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カメリア is the name Camellia written in Katakana (phonetic Japanese).
This sounds like Camellia, but does not mean the camellia plant or leaf.
Instead of these characters, you may want to go with the name of the plant. Of course, camellia also means tea, as varieties of camellia plants provide the leaves for many kinds of Chinese and Japanese teas.
Note: Because this title is entirely Japanese Katakana , it should be written by a Japanese calligrapher.
茶 means tea. It can refer to prepared tea (ready-to-drink) or to dry tea leaves.
The origin of tea is China but the same character is used in Japanese Kanji, and old Korean Hanja with the exact same meaning. Japanese and Korean even borrowed the pronunciation from Chinese (pronounced "cha" in all three languages).
It's said that an early doctor (or herbologist) in ancient China kept poisoning himself as he tried different new herb concoctions. He invented tea as a means to detoxify himself as he recovered from 1 of the 76 times he nearly poisoned himself to death. Tea is seen not just as a drink but as a form of medicine used to remove impurities from the body.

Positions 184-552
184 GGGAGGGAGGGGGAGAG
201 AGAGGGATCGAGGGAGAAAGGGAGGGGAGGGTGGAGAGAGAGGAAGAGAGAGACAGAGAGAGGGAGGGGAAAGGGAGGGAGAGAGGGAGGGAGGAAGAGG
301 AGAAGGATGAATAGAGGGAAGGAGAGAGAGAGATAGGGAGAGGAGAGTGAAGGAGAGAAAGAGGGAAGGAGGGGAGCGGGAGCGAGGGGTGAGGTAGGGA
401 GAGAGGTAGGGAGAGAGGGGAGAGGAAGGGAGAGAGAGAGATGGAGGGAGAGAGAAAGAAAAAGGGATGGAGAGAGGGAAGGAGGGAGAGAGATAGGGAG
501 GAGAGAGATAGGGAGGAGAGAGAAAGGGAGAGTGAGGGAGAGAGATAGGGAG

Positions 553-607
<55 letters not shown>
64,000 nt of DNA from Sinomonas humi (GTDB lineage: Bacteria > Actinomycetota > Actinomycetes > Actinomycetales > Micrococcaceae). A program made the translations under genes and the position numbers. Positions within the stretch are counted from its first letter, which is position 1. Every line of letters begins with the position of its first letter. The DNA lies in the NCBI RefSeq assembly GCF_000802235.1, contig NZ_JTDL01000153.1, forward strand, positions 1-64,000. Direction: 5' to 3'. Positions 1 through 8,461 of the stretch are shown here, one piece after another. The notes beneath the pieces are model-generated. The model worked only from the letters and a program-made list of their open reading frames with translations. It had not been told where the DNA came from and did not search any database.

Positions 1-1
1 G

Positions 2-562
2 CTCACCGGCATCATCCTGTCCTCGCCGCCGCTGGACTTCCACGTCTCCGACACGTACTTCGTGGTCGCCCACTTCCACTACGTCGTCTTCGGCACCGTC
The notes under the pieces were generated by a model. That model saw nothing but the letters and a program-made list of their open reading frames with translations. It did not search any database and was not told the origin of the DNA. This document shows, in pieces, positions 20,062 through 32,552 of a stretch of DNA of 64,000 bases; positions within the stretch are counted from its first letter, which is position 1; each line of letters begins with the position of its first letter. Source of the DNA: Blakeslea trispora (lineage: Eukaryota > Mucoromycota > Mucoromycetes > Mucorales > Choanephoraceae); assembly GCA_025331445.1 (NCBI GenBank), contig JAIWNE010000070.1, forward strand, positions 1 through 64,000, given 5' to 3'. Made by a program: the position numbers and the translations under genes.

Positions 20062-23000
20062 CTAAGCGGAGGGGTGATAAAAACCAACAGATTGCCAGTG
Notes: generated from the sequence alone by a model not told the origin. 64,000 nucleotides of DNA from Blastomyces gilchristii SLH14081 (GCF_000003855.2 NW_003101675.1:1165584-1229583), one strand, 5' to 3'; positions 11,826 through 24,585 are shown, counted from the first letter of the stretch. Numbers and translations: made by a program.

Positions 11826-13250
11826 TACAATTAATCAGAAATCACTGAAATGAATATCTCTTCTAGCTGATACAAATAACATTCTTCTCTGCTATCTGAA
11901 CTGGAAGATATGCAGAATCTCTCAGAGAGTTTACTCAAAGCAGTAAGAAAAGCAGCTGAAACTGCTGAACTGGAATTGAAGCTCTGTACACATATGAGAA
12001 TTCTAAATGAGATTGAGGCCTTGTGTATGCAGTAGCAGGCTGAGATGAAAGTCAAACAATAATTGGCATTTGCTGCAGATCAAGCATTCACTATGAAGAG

The word "chai" (used in many languages to refer to various teas) is derived from this Chinese word.
茶 also means camellia, as Asian teas are often based on the leaves of camellia plant varieties.
The following table may be helpful for those studying Chinese or Japanese...
|Title||Characters||Romaji(Romanized Japanese)||Various forms of Romanized Chinese|
|kǎ méi lì yà|
ka3 mei2 li4 ya4
ka mei li ya
|k`a mei li ya
ka mei li ya
|Tea||茶||cha||chá / cha2 / cha||ch`a / cha|
|In some entries above you will see that characters have different versions above and below a line.|
In these cases, the characters above the line are Traditional Chinese, while the ones below are Simplified Chinese.